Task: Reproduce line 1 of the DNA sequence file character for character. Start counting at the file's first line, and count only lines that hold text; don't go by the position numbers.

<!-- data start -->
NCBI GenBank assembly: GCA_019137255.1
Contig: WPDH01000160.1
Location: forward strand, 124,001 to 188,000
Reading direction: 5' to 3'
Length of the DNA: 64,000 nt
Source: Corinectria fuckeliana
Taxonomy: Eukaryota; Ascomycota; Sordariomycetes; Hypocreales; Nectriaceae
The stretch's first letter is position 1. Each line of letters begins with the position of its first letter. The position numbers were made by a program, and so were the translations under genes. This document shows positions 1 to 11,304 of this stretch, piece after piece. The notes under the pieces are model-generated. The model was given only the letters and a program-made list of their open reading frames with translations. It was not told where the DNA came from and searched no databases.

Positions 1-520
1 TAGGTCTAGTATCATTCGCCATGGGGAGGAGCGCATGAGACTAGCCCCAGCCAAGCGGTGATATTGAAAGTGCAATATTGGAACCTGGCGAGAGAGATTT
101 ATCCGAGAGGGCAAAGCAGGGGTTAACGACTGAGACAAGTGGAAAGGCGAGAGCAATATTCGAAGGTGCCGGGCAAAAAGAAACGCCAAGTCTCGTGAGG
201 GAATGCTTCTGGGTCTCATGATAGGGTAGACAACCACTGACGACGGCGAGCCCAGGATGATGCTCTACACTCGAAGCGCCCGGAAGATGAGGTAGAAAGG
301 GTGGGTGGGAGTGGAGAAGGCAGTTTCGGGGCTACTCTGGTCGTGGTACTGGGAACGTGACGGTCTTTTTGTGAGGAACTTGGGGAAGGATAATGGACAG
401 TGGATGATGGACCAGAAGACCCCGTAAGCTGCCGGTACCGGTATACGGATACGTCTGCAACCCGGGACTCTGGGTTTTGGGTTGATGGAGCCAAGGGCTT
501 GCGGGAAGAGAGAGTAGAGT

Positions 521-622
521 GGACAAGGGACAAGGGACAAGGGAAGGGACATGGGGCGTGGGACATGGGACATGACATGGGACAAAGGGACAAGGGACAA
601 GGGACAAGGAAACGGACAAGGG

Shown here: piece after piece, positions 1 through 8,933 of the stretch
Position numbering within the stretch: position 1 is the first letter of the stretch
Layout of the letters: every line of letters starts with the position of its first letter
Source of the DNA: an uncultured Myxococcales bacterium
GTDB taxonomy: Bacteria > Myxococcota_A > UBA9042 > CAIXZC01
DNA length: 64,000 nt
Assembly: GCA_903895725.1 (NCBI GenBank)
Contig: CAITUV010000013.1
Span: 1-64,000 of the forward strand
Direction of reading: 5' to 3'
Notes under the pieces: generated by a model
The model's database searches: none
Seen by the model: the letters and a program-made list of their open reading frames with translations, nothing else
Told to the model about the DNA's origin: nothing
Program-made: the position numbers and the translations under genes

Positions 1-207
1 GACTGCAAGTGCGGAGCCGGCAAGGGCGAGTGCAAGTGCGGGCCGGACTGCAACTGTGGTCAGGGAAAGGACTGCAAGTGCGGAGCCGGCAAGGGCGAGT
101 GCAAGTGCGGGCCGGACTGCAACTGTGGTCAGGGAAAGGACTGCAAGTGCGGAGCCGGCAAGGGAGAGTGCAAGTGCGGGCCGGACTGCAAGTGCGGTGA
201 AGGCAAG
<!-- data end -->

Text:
NCBI GenBank assembly: GCA_019137255.1